The Precedential Opinion Panel at the PTAB recently issued a precedential decision, Hulu, LLC v. Sound View Innovations, LLC, Case IPR2018-01039 (PTAB Dec. 20, 2019) discussing the legal standard for institution of an Inter Partes Review proceeding based on a printed publication and evidence establishing public accessibility. This decision is further discussed below.
Recent Precedential Decision Issued by the POP
The Patent Trial and Appeal Board (“PTAB” or “Board”) at the U.S. Patent and Trademark Office (“USPTO”) is created by statute, and includes statutory members and Administrative Patent Judges. The PTAB is charged with rendering decisions on: appeals from adverse examiner decisions, post-issuance challenges to patents, and interferences.
Post-issuance proceedings charged to the PTAB include, among others, Inter Partes Review (IPR). In respect to IPR, as provided under and subject to the provisions of 35 U.S.C. § 311 et. seq., “a person who is not the owner of a patent may file with the [U.S. Patent and Trademark] Office a petition to institute an Inter Partes Review of the patent” [§ 311(a)] “request[ing] to cancel as unpatentable 1 or more claims of a patent only on a ground that could be raised under section 102 [anticipation] or 103 [obviousness] and only on the basis of prior art consisting of patents or printed publications [§ 311(b)].”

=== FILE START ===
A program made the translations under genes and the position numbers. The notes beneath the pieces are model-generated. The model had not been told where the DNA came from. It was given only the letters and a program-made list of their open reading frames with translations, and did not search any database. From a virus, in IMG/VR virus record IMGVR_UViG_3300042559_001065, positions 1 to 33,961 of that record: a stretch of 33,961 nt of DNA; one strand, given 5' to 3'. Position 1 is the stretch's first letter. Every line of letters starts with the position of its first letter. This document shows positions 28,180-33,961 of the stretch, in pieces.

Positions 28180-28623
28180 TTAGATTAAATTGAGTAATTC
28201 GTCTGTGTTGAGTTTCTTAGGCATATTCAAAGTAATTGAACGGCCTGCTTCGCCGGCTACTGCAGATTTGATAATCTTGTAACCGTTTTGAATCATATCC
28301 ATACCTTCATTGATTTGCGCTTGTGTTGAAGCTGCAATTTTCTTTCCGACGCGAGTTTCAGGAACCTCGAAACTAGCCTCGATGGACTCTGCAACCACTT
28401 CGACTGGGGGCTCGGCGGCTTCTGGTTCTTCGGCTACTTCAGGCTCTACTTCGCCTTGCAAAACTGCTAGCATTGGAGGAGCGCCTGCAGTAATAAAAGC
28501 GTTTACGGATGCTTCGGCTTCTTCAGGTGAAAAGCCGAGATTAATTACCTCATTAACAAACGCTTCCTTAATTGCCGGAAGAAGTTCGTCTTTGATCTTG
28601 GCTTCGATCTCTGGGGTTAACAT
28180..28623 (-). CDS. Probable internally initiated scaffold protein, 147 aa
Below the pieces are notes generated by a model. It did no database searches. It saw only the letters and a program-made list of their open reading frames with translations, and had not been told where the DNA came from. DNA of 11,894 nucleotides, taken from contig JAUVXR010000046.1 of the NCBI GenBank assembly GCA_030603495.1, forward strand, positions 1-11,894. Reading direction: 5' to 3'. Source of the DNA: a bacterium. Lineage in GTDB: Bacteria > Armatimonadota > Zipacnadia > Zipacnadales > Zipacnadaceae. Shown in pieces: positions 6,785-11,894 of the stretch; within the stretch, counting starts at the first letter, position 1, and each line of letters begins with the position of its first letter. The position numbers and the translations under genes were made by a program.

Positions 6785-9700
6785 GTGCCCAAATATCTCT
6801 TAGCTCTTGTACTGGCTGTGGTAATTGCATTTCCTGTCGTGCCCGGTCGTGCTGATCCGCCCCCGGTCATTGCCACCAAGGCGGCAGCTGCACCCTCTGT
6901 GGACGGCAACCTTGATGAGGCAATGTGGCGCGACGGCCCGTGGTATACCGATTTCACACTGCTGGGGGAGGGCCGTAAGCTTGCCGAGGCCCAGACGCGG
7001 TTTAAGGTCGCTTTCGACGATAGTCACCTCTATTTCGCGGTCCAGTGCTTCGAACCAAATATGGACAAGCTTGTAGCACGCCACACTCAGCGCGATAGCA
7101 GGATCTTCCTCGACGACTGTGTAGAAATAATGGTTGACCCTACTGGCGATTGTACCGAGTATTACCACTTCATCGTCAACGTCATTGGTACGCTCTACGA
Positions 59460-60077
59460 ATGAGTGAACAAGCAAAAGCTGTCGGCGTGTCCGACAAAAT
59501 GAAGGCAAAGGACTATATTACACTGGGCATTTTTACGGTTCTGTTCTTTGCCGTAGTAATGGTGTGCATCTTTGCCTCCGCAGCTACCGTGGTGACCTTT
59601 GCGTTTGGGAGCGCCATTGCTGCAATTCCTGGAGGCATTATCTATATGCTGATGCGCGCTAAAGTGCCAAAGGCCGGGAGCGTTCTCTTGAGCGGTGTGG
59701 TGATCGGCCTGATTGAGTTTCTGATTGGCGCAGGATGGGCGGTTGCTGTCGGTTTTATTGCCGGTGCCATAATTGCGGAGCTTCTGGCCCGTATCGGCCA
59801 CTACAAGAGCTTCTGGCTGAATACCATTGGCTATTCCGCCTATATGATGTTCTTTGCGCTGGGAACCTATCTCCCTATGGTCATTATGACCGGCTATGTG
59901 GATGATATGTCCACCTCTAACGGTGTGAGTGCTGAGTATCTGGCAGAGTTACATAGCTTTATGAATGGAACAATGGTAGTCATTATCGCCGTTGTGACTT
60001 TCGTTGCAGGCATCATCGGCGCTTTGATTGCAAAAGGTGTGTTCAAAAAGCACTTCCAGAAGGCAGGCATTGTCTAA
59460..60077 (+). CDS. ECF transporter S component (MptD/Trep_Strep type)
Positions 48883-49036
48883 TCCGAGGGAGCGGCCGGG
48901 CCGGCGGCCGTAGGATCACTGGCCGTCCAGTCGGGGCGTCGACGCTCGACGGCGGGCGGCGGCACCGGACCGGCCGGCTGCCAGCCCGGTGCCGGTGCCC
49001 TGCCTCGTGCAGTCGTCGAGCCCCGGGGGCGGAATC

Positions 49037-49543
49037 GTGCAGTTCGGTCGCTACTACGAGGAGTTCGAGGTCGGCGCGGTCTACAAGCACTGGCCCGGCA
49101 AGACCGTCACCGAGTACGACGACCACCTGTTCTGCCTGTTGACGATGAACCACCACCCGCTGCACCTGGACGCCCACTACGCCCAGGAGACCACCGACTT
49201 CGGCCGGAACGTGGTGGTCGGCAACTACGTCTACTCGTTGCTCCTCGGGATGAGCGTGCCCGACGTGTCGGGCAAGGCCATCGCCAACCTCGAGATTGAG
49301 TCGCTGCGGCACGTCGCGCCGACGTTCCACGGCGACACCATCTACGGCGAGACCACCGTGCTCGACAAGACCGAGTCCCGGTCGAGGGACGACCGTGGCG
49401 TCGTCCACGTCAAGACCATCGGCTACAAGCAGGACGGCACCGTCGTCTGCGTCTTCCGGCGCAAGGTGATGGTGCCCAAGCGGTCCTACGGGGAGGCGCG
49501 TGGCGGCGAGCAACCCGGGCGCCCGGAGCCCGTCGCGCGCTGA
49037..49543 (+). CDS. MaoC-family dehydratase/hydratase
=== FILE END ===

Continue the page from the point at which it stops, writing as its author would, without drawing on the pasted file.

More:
In September 2018, the PTAB revised its Standard Operating Procedures (see PTAB Standard Operating Procedure 2 R10 (“SOP 2”)) creating a Precedential Opinion Panel (“POP”), which typically (and by default) comprises the Director [of the USPTO], the [USPTO] Commissioner for Patents and the Chief Judge of the PTAB. POP review of Board decisions “generally will be used to establish binding agency authority concerning major policy or procedural issues, or other issues of exceptional importance in the limited situations where it is appropriate to create such binding agency authority through adjudication before the Board. For example, and among other things, the Precedential Opinion Panel may be used to address constitutional questions; important issues regarding statutes, rules, and regulations; important issues regarding binding or precedential case law; or issues of broad applicability to the Board. The Precedential Opinion Panel also may be used to resolve conflicts between Board decisions, to promote certainty and consistency, or to rehear any case it determines warrants the Panel’s attention.” SOP 2, at 3–4.